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Meeting with Central Election Commission Chairperson Ella Pamfilova

April 26, 2021, The Kremlin, Moscow

Vladimir Putin had a meeting with Central Election Commission Chairperson Ella Pamfilova. The Chairperson informed the President about the development of the Russian electoral system and preparations for the upcoming election campaign.

President of Russia Vladimir Putin: Ms Pamfilova, you wanted to talk about the work over the past five years, didn’t you?

Chairperson of the Central Election Commission Ella Pamfilova: First of all, I would like to thank you for supporting, as always, several of our initiatives. As a result of your support, they have already been implemented. This also applies to the procedure for providing information on the convictions of nominees, increasing the powers of the Central Election Commission, and a number of measures aimed at the further dynamic development of the entire electoral system of Russia. Thank you very much, Mr President, it is really worth a lot.

But I would like to take advantage of this meeting and express my gratitude to my colleagues in the previous composition of the CEC for the tremendous work that we did together, because as a result of that work we now have a really very dynamically developing electoral system, which is open, transparent, accessible and convenient for our voters, and which is very responsive to the needs of society. Many thanks to everyone who took part in this.

Vladimir Putin: I join you in your words of gratitude.

Ella Pamfilova: Thank you.

Vladimir Putin: We have a major election campaign to the State Duma and in the regions coming up.

Ella Pamfilova: Yes, I agree. What is very important is that the main result of these five years has been a significant increase in the confidence of our citizens both in the elections themselves and in the electoral system. I believe that every day we should work hard to justify this confidence and to improve it.

For the first time, the same members of the Central Election Commission had to conduct three major election campaigns. The nationwide voting on amendments to the Constitution was, naturally, the main challenge. Thank God, the system withstood the test.

I have not spoken about it yet, but now I want to admit that in fact, there were more than enough of our opponents who wanted to, if not disrupt the voting, at least discredit it. That is, we worked in quite a difficult environment: all over the country, they tried to put pressure on election commission members so that they would leave the commissions, not show up at the voting and stop working, thus trying to destabilise the work of the commissions. But again, the system is stable, and it survived all that. Our colleagues in the regions came to literally everyone – in the taiga, tundra, at sea, on horses, helicopters and boats – to give everyone the opportunity to vote.

Our staff did everything in their power to reach everyone, and I think it is very unfair that our opponents – you like to call them partners sometimes – and those helping them often try, using ‘pseudo’ truth, to diminish the work of these wonderful people (there are almost a million of them; they mostly carry out a social mission), or even worse, to discredit their work.

There has been a stereotype for many years. You know this saying that it does not matter how people vote, but it matters how the votes are counted. I want to rephrase it like this: it is very important how people vote and it is no less important how the votes are counted, which depends on those who do the counting. And this stereotype exists, even though in some Western countries it is officials who count the votes and they believe that our commission comprises only officials who blindly follow the orders of their bosses and provide the result they need.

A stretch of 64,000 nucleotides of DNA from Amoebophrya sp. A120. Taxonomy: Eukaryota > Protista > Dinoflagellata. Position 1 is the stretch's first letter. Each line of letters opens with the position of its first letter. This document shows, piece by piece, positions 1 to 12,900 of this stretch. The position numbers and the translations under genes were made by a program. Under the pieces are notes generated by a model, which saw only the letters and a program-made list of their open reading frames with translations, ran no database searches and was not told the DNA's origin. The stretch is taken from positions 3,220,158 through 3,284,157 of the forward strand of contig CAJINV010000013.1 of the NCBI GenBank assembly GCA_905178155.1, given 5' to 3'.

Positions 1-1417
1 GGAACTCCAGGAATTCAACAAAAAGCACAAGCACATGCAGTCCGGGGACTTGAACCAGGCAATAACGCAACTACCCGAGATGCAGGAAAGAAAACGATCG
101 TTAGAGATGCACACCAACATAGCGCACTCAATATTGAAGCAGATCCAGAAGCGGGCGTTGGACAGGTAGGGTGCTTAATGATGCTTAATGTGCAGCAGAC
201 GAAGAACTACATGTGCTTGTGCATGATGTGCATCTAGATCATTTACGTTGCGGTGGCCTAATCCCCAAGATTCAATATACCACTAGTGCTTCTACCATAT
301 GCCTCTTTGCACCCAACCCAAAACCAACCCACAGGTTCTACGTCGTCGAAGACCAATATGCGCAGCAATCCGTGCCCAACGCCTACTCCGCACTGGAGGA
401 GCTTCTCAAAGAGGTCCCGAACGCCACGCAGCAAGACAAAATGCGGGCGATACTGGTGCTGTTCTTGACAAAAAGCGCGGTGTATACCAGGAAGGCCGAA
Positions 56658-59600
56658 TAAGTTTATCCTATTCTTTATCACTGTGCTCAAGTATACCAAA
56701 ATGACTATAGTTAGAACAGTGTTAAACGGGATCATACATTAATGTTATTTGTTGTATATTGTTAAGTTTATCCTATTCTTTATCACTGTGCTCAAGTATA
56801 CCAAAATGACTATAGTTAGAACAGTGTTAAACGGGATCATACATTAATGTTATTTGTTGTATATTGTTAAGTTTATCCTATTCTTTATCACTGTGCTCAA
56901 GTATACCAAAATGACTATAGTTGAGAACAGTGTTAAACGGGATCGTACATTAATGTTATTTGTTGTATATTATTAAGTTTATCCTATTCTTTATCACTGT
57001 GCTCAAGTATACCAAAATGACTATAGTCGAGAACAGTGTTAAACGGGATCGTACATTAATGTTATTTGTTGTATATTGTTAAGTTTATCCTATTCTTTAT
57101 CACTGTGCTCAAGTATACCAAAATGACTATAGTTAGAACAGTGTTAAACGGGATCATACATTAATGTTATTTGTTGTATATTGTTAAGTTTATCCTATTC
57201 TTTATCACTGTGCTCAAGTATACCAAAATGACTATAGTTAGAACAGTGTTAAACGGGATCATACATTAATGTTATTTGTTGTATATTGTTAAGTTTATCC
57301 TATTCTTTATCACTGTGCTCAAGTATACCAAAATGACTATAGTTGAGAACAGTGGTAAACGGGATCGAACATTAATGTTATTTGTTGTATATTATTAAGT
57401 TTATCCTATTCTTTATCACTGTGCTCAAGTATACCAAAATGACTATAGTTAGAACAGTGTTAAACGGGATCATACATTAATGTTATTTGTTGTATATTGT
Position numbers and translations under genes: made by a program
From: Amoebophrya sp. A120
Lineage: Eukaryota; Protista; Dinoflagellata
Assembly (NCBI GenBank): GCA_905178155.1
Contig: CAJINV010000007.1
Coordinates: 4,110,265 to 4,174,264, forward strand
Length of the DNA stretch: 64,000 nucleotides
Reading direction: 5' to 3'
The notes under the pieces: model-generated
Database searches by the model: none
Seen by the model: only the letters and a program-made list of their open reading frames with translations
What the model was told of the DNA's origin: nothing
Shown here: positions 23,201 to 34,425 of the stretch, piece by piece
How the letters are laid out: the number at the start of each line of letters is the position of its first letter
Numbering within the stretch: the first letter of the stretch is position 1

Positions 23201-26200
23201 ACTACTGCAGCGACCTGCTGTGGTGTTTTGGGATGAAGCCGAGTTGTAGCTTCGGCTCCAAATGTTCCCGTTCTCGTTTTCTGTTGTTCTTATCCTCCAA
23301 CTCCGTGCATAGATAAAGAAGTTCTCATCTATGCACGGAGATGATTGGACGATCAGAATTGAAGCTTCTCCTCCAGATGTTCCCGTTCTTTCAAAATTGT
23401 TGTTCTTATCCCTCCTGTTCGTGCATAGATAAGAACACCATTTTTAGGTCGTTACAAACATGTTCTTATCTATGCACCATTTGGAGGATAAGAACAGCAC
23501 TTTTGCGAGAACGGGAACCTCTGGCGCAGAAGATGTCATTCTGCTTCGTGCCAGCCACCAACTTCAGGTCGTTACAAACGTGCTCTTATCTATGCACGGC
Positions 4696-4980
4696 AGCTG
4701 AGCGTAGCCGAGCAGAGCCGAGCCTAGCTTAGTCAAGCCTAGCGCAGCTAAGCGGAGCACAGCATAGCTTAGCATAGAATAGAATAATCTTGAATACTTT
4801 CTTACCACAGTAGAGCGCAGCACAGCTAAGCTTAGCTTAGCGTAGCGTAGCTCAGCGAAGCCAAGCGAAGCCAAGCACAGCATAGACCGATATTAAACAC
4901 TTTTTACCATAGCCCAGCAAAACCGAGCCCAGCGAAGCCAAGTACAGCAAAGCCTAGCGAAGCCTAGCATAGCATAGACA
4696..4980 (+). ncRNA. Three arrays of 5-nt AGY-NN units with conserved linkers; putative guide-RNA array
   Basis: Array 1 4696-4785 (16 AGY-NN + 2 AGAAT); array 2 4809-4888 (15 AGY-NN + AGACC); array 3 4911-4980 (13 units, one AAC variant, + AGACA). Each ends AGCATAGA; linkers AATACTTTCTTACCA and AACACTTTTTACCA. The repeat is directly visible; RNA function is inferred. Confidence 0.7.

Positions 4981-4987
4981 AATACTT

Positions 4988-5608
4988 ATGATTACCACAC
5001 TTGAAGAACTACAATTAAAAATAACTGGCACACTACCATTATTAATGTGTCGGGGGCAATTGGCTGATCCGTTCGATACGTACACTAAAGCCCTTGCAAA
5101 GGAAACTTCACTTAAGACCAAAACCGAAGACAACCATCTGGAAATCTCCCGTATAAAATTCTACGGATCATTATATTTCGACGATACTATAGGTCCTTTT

It is exactly the other way round, because the principle of forming the commission involves a system of checks and balances, internal monitoring and crosschecking, because at least half of the people in our commissions must represent political parties. And almost all existing parties and their representatives are present in the commissions. By the way, the law gives these parties priority to appoint representatives, including so that citizens can delegate their own representatives from their communities. That it, the commissions comprise people of various professions, beliefs and political stances, and represent the entire huge socio-political cross-section of the community.

Moreover, there’s this second, I would say, popular but false stereotype that has been hammered into the heads of the people that the electoral commissions are only and totally about officials. Under the law, members of municipal authorities and state officials cannot make up more than 50 percent of the commission staff. Over this time, their number in regional and territorial commissions has fallen by half to a maximum of around a quarter in some regions, that is not more than a quarter. And if we look at the largest commissions, the district ones, officials account for less than 6 percent. Can this be described as an internal administrative resource?

No, our commissions are a cross-section of our society.

As for the external administrative resource, major changes have taken place in the past years, and this resource has been reduced to a minimum thanks to several factors. First of all, a much tougher criminal and administrative punishment has been approved for collusion and falsification attempts.

On the other hand, we have created an extremely transparent system so that even if anyone has a desire to improve their voting results, their actions towards this immediately become public knowledge. In other words, we have made this system transparent for public control, which is a major achievement. We also have an internal control system, which I have already mentioned, and external control in the form of the observer community, which is one of the largest in the world. I cannot recall any other country with a comparable number of observers.